Administration’s Cartel-Enriching Border Betrayal

Only a handful of insiders realize the true magnitude of the border crisis and its consequences.

Those in the know include defanged Customs and Border Protection (CBP) agents, neutered Immigration and Customs Enforcement officials, journalists whose truthful reporting rarely makes national headlines, Department of Homeland Security Secretary Alejandro Mayorkas and his White House superiors. Otherwise, the dangers that open borders represent are kept tightly under wraps to avoid bad optics. The world, however, knows that accessing the U.S. interior is merely a matter of getting to the border, crossing and beginning the journey – often White House-aided and abetted – to the final destination for those who enter illegally. In President Biden’s eyes, the world is welcome.

In mid-August, for example, CBP caught ten illegal immigrant adults posing as the ubiquitous unaccompanied alien child (UAC). The phony minors, apprehended at Texas’ El Paso Sector, ranged in age from 18 to 26; by law, UACs must not have reached age 18. All were Guatemalans who claimed to be minors to avoid deportation.

Days later, at the Del Rio Valley Sector, agents stopped an 18-wheeler crammed with 150 smuggled aliens that included 17 gang members, one sex offender and one convicted of murder. MS-13 members were among the identified gangsters. This fiscal year, an estimated 130,000 UACs, some self-defined, have entered. The CBP press release on the DRV action concluded, vaguely: “All subjects were processed accordingly.”

The Coalition Against Trafficking Women, Latin American branch, estimates that 60 percent of Latin American children who embark on a U.S.-bound journey, either alone or with smugglers, are captured by cartels, and then forced into pornography or drug trafficking. In addition to enduring a moral nightmare, those migrants who successfully make it to the U.S. interior will have outstanding debts owed to the coyotes and cartels that will take them a lifetime to payoff. To make sure that smuggling accounts are settled, the aliens are forced to wear GPS wristbands so that the cartel can monitor their movements. Cartels are the world’s most powerful criminal organizations and have created the largest form of modern slavery. The New York Times estimated that cartel revenues reached $13 billion this year, up from $500 million in 2018, a 26x increase in fewer than five years.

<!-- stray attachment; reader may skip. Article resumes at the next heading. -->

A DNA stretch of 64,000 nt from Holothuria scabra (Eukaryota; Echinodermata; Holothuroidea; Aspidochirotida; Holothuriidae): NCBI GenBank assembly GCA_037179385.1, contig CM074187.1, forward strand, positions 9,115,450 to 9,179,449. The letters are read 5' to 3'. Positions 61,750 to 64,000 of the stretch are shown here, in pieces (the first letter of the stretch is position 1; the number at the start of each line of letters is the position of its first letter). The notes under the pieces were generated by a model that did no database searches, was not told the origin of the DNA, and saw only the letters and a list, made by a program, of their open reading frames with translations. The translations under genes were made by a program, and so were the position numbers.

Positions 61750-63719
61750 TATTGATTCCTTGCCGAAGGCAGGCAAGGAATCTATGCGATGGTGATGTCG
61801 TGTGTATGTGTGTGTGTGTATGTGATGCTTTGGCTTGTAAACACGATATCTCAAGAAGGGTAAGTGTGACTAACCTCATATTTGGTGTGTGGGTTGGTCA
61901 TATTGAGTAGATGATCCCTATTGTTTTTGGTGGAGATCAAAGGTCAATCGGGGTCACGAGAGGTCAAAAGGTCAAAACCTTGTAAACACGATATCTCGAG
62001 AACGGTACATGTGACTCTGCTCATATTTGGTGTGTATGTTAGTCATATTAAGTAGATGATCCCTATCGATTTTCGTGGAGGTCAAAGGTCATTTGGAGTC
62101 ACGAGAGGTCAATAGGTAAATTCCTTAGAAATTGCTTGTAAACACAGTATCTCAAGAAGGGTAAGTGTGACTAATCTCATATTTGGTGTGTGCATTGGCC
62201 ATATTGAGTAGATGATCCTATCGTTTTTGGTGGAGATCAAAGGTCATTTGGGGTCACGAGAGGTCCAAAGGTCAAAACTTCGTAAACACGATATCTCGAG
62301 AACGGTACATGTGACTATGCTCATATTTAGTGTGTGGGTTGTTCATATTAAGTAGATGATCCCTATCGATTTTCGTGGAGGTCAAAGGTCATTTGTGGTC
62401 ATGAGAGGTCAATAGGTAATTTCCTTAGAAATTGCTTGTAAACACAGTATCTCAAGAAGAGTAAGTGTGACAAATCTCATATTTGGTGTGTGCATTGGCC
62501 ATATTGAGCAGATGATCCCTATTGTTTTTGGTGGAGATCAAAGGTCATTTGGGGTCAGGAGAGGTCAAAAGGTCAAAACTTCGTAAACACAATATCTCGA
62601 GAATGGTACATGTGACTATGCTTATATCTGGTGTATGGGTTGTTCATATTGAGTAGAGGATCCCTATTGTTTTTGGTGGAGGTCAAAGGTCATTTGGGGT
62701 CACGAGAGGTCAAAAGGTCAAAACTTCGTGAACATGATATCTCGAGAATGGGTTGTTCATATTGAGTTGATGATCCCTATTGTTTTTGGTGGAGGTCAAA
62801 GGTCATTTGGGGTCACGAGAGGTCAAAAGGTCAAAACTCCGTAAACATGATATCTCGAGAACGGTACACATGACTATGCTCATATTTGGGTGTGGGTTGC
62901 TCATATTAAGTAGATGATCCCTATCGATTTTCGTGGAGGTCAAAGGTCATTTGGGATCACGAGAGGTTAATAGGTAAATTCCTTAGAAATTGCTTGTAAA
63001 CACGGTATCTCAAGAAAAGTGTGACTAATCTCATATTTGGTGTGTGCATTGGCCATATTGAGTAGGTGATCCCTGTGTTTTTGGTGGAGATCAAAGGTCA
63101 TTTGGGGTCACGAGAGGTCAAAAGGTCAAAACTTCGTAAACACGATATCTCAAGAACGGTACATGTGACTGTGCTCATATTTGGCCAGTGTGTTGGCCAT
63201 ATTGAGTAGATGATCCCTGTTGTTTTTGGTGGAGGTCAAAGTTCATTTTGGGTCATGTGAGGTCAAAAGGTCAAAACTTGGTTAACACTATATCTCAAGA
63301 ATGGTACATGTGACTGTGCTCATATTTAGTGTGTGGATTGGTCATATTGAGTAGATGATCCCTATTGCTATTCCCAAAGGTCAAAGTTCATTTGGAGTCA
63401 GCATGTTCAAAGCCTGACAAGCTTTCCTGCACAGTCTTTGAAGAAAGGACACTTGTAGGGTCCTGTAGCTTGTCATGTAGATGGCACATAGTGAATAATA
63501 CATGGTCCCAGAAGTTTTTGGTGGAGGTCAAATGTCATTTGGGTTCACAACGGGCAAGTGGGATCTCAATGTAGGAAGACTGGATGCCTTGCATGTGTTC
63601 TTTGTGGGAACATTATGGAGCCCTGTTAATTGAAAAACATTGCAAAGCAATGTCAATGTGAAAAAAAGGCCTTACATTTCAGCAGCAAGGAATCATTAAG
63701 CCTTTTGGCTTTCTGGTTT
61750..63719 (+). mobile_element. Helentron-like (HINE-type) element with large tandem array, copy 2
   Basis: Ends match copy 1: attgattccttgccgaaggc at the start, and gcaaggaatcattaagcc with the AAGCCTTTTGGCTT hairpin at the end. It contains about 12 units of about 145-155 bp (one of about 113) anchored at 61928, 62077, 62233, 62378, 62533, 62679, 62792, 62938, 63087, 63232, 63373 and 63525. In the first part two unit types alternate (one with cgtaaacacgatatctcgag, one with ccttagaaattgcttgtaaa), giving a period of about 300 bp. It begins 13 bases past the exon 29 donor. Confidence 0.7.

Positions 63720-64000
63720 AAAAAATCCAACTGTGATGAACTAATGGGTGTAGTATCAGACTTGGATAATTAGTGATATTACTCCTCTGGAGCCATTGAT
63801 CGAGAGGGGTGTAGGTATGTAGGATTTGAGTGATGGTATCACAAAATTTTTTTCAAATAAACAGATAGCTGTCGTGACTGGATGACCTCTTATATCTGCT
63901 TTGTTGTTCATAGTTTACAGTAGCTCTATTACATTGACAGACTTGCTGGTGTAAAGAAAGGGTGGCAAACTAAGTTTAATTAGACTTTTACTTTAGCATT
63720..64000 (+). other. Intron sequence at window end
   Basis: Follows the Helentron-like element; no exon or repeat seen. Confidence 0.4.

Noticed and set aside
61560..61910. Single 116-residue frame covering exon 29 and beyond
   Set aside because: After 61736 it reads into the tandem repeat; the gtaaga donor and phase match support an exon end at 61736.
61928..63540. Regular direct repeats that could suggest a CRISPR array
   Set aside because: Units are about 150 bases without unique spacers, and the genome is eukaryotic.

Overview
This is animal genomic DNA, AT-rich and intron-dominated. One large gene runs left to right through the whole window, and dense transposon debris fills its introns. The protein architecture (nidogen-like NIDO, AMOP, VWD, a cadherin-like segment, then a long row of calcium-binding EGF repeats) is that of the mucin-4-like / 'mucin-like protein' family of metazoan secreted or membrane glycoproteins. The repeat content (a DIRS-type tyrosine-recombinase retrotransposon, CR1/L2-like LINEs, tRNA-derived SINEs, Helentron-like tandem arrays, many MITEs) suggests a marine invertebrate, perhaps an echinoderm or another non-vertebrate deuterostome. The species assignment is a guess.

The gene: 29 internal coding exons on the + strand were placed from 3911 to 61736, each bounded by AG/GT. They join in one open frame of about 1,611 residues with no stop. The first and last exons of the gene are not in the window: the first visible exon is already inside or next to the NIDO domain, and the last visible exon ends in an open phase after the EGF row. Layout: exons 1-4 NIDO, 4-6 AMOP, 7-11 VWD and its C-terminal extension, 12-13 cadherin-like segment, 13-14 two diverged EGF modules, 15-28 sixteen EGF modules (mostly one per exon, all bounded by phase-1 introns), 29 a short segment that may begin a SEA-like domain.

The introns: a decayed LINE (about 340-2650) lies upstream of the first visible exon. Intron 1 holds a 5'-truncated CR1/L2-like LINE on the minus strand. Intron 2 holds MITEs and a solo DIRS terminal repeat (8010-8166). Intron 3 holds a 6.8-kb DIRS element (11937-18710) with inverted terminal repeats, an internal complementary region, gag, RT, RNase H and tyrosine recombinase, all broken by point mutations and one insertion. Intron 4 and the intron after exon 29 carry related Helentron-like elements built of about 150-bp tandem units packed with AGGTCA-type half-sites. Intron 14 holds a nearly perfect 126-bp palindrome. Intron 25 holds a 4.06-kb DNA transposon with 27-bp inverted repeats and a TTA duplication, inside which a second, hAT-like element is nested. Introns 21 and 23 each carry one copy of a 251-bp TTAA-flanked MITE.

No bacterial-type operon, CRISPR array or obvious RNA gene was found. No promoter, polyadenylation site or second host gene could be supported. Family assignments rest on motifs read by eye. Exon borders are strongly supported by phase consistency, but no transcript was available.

Over the years, illegal immigration has reached such extraordinarily high levels that it begat more illegal immigration. Decades of porous borders, inadequate interior enforcement and the current welcoming environment have facilitated today’s historic and continuous wave.

In 2018, during interviews in Guatemala’s tiny 17,000 residents-strong Concepción Chiquirichapa, reporters learned that almost everyone has family, or knows someone with family, in the U.S. Think about what that amazing statistic conveys: individuals thousands of miles away from Los Angeles, Chicago and New York, and with few transportation options in their remote villages, have departed for the U.S., confident that they’ll get in, and will remain indefinitely.

But neither unlawfully present parents nor their children who are joining them, trafficked or not, deserve a free pass from the Biden administration. In previous UAC waves, 60 percent of the children were handed over to illegally residing parents. U.S. District Judge Andrew Hanen, in the Southern District of Texas, wrote of several instances in which parents “initiated the conspiracy to smuggle minors into the country illegally,” a reference to contracting with traffickers.

Then, Hanen continued, instead of enforcing immigration laws, “DHS completed the criminal conspiracy…by delivering the minors into the custody of the parent living illegally in the United States.” Hanen’s message: Nonenforcement encourages parents to pay coyotes to bring their minor children north. UACs will continue to flock to the border as long as their illegal alien U.S. families can criminally bring their children to the U.S. without concern for their own removal. Judge Hanen’s criminal conspiracy allegation is tough talk, but accurate. And with the entire U.S. a sanctuary nation, nonenforcement’s failures and the fallout are painfully obvious.